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Any industry suffering from a skills shortage is shooting itself in the foot if it doesn’t make itself an attractive career option for the entire population. But that’s where we in the construction sector find ourselves, having failed to attract a diverse workforce.

Women make up only around 13% of construction sector workers, a number that hasn’t changed much for two decades. Furthermore, that number flatters us when you consider that only 2% of on-site workers are female.

The lack of progress is unacceptable. We simply have to do better at creating the conditions to attract and retain more women in construction careers.

I’m pleased that the CIOB has been vocal on this issue. Of course, the fact that CIOB now has a female President in Rebecca Thompson is a great example, and Rebecca made diversity a central theme of her Presidency from the start.

There are some other female leaders in our sector to highlight. I am privileged to have been Chairman of two organisations run by female CEOs – Sarah Beale at CITB and Suzannah Nichol at Build UK. Like CIOB, these are organisations that are central to the whole industry, and I hope that the examples they set for inspiring women have a ripple effect throughout the sector.

Still, we have a long way to go. I would venture to say that in the construction sector we need a fundamental attitude shift towards inclusiveness. It’s not just about gender. Nor is it just about ethnicity, disability, or any other characteristic of identity; it’s also about values, experiences and different ways of viewing the world.

Research by management consultants McKinsey showed that diversity is a key driver of innovation, and there’s a high correlation of diversity and success. McKinsey’s 2015 report “Why Diversity Matters” shows that gender diverse companies are 14% more likely to perform better than those that are not gender diverse. And ethnically diverse companies are 33% more likely to perform better.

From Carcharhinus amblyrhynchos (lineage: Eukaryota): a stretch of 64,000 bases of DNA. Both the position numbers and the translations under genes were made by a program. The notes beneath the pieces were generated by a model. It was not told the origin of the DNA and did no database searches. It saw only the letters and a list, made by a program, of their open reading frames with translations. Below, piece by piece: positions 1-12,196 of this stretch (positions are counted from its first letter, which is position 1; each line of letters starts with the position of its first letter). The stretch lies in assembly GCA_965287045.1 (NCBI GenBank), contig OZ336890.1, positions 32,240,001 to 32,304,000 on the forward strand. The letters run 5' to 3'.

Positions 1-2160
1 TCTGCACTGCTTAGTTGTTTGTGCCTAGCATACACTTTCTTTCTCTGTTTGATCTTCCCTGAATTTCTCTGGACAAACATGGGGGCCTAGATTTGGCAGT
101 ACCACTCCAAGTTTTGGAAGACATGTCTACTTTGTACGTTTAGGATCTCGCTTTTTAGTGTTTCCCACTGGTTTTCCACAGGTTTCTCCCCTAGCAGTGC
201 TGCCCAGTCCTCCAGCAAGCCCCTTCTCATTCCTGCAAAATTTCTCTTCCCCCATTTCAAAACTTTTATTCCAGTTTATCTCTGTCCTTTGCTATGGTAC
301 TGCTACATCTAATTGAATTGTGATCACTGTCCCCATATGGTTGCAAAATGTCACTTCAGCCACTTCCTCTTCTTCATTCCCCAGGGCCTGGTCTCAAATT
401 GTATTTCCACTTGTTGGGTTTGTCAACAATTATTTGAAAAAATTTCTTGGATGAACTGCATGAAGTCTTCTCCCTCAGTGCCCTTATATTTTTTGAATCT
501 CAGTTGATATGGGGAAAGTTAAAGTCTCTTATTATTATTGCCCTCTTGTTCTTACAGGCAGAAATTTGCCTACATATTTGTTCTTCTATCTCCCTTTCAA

If we want construction to perform better, looking to make ourselves more inclusive is a good place to start. To inspire more people to pursue careers in construction, we’ve got to create and publicly promote workplaces that are all about enabling people to realise their potential, and in which everyone feels valued for what they do.

Technological tools like BIM and modern methods of construction are creating a greater diversity of jobs, and we’ve got to reflect those in how we present ourselves. We need to consider, for example, whether the stock photos of men (or women) in hard hats is really the image of the industry we want to present.

It also helps to carry this message directly to young women, for example in outreach to schools.

And rather than each company developing and running their own individual outreach programmes, we would be wise to join together behind the Build UK/ CITB Construction Ambassadors scheme, which coordinates visits and ensures that we are efficient in our efforts.

If we all do our own separate thing, we’ll continue to appear disjointed, with each effort having a small benefit, but falling short of the big attitude shift that we need.

So through these collaborative efforts we can improve the inclusiveness of our workplaces, attract and retain a broader set of skills and insights, and ultimately boost the very performance of our businesses.

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